So having falsely convinced his Christian readers that science supports a Biblical Adam and Eve, he goes on to state:
'After all, a God who created the universe in a split second, and who raised a man from the dead can just as easily create an Adam and Eve. I am confident in the story of Adam and Eve for two reasons. Firstly, it makes biological sense - the human race had a beginning somewhere and that beginning had to involve a man and a woman and the birth of a baby. Secondly, it makes spiritual sense'. Sorry, but a male and female human that have no parents and that just pop into existence as fully formed adults makes no biological sense at all. How stupid does he think we are? It only makes magical sense. Adam and Eve makes no more biological sense than does a man coming back from the dead. One minute Wishart claims it's all down to God's magic, creating the universe in a split second, then he states that he believes it because it all makes 'biological sense'. Make up your bloody mind Wishart! Is it supernatural or natural?
As for Wishart's second reason — 'it makes spiritual sense', that's just immersing us back into Bible myths again and proves nothing. Faith in God is not evidence.
We also need to remember that even the Bible is not certain on how Eve arrived on the scene. The first account in Genesis has God making man and woman both together, at the same time:
'Then God said, "Let us make man in our image, in our likeness..." So God created man in his own image, in the image of God he created him; male and female he created them. God blessed them and said to them, "Be fruitful and increase in number; fill the earth and subdue it". (GE 1:26-27)Then later in Genesis we get a completely different account, with God making man only, and with seemingly no intention of making a woman at all. It wasn't until this 'all-knowing god' suddenly realised that man needed a 'helper' that God tried to first join him up with a suitable animal. When this didn't work, only then did God look at creating a woman:
'The LORD God formed the man from the dust of the ground and breathed into his nostrils the breath of life, and the man became a living being... The LORD God took the man and put him in the Garden of Eden to work it and take care of it... The LORD God said, "It is not good for the man to be alone. I will make a helper suitable for him." Now the LORD God had formed out of the ground all the beasts of the field and all the birds of the air. He brought them to the man... But for Adam no suitable helper was found. So the LORD God caused the man to fall into a deep sleep; and while he was sleeping, he took one of the man's ribs and closed up the place with flesh. Then the LORD God made a woman from the rib he had taken out of the man, and he brought her to the man'. (GE 2:7-22)But why didn't God just create another man as a helper for Adam? Since he had already tried to fix him up with the animals, obviously mating and reproduction wasn't part of God's original plan for Adam. Which makes you wonder, did Adam have testicles prior to God creating Eve, and if he did, what were they for?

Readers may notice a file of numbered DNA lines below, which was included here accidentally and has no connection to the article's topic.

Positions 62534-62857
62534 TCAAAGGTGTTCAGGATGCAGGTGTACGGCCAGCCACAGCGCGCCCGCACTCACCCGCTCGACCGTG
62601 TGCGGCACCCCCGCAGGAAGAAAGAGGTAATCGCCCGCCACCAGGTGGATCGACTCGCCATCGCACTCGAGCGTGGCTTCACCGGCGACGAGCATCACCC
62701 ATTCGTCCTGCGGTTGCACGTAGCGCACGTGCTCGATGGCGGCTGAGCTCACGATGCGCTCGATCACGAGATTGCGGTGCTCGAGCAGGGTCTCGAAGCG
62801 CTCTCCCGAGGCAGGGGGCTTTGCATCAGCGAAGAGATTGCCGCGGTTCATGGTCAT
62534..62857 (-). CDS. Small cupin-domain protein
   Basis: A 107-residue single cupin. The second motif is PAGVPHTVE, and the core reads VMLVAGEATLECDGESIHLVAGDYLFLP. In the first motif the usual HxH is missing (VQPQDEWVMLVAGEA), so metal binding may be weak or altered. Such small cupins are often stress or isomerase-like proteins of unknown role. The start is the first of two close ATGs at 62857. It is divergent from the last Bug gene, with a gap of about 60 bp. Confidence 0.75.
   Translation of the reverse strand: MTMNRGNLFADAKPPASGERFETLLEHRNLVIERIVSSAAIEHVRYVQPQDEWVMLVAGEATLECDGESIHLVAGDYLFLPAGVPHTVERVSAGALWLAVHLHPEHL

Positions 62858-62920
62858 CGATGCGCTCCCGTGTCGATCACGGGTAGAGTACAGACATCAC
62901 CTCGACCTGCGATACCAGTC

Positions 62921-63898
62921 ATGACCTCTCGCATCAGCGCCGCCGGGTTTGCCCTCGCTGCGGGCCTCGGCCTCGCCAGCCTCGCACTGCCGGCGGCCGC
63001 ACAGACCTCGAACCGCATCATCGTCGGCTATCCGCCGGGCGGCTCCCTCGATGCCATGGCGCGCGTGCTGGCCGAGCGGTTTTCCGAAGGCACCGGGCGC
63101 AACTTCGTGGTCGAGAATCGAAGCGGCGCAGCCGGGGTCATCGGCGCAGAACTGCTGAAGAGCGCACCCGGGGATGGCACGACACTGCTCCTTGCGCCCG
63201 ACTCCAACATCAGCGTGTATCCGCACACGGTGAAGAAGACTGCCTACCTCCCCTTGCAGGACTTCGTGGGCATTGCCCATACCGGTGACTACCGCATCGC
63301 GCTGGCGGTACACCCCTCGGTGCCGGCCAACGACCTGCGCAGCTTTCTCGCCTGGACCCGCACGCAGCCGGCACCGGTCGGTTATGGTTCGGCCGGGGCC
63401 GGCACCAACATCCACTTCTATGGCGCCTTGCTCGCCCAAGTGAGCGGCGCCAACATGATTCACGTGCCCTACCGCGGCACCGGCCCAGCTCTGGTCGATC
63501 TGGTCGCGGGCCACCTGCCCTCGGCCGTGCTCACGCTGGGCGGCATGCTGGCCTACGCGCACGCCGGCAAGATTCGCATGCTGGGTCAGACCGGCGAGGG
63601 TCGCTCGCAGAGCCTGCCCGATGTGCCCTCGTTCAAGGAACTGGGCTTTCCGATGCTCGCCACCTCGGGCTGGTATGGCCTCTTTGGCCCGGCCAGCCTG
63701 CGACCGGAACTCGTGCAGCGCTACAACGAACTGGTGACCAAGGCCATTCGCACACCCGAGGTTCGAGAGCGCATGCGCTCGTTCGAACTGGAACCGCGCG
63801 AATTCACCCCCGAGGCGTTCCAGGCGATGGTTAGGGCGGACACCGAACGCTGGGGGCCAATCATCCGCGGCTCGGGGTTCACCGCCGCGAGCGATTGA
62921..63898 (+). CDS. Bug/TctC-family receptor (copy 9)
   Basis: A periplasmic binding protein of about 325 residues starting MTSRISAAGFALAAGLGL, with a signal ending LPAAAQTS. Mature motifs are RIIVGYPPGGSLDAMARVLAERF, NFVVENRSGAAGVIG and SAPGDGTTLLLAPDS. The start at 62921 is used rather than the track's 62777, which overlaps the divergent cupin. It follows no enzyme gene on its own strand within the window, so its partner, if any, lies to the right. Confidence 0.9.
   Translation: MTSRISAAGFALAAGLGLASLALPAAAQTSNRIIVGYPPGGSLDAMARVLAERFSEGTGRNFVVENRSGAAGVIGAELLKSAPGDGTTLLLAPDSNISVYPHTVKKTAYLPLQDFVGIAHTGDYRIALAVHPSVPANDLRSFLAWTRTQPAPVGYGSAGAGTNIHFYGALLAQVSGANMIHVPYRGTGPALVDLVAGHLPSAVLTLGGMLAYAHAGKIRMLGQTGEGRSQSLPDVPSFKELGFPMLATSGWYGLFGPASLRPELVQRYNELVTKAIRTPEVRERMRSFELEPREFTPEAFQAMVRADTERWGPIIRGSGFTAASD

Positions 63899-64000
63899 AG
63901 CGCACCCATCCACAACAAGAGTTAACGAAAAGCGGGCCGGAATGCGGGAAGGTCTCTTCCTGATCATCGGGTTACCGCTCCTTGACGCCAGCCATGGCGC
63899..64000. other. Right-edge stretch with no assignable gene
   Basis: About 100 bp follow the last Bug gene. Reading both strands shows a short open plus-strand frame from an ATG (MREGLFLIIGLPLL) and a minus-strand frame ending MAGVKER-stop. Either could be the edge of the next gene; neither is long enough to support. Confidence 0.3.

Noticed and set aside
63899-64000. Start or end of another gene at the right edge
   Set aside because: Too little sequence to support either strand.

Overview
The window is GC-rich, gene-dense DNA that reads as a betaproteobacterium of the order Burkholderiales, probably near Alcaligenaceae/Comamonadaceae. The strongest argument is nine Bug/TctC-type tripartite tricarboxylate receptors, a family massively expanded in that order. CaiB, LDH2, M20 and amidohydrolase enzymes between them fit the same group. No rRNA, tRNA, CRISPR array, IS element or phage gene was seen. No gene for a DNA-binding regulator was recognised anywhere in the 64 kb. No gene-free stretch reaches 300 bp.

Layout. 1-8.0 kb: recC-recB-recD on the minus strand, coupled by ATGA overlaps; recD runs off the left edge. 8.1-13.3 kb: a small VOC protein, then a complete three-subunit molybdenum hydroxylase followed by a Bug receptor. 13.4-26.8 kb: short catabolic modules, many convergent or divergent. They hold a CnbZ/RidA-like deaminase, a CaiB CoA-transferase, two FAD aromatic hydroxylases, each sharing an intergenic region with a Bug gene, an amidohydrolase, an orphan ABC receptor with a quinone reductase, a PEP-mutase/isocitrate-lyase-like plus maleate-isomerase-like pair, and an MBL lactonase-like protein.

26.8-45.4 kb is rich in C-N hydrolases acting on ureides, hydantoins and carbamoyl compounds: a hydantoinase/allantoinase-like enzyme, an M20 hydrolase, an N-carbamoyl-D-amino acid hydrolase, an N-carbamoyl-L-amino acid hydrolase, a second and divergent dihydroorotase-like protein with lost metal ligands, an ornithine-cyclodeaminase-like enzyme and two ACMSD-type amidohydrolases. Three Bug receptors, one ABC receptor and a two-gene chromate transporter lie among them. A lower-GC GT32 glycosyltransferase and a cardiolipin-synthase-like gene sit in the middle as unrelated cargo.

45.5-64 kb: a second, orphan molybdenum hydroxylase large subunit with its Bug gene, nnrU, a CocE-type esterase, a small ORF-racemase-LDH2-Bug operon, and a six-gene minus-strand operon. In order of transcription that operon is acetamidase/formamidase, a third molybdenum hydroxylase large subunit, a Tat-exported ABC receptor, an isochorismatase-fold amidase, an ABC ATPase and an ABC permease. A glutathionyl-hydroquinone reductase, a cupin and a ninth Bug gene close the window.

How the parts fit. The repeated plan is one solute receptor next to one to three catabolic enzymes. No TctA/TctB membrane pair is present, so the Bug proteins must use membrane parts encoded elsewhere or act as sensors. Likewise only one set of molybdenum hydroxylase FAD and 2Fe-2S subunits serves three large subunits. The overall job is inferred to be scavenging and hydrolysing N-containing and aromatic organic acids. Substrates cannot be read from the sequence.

The first Genesis account sees man and woman being designed for sex and reproduction from day one — 'Be fruitful and increase in number; fill the earth'; yet the second account only brings in sex as an afterthought and only after many failed relationships. Well, that is unless God originally had bestiality in mind? Anyway, eventually God realises that heterosexual humans having sex with each other is a good thing, but this raises another problem with God's plan, which quite frankly wasn't all that well thought through. Near the end of the article Wishart, still going on about death and sin, makes this observation:
'The first Adam ... was originally intended to be immortal. Death was not a part of the original creation'. This sounds fine until you remember that God commanded Adam and Eve to go forth and multiply. Can you imagine how overpopulated the planet would now be if everyone was immortal, if nobody died? Humans, and presumably all life, would increase exponentially. The Garden of Eden wouldn't remain a paradise for very long, and soon the entire planet would be so overcrowded that being in a can of sardines would seem quite roomy.
So in conclusion, let's revisit Wishart's original statement:
'I am confident in the story of Adam and Eve... There is no reason for it to be symbolic or mythical'. In reality however, this is no different from a naive child unwrapping his gifts on Xmas morning and stating:
'I am confident in the story of Santa Claus... There is no reason for it to be symbolic or mythical'.Luckily the child grows up and soon realises just how false, and silly, his belief was. Unfortunately Wishart has yet to make this leap.
Wishart has defined Christianity as follows:
'Christianity - a belief in one all-powerful, all-loving creator God with three distinct personalities who takes an intense personal interest in everyone, including those who don't believe in him'. According to Wishart, when I die and suddenly the shuttle-bus to Hell turns up, I'll naturally realize my mistake and I might question God as to my lack of belief. Wishart reckons that this will be the answer: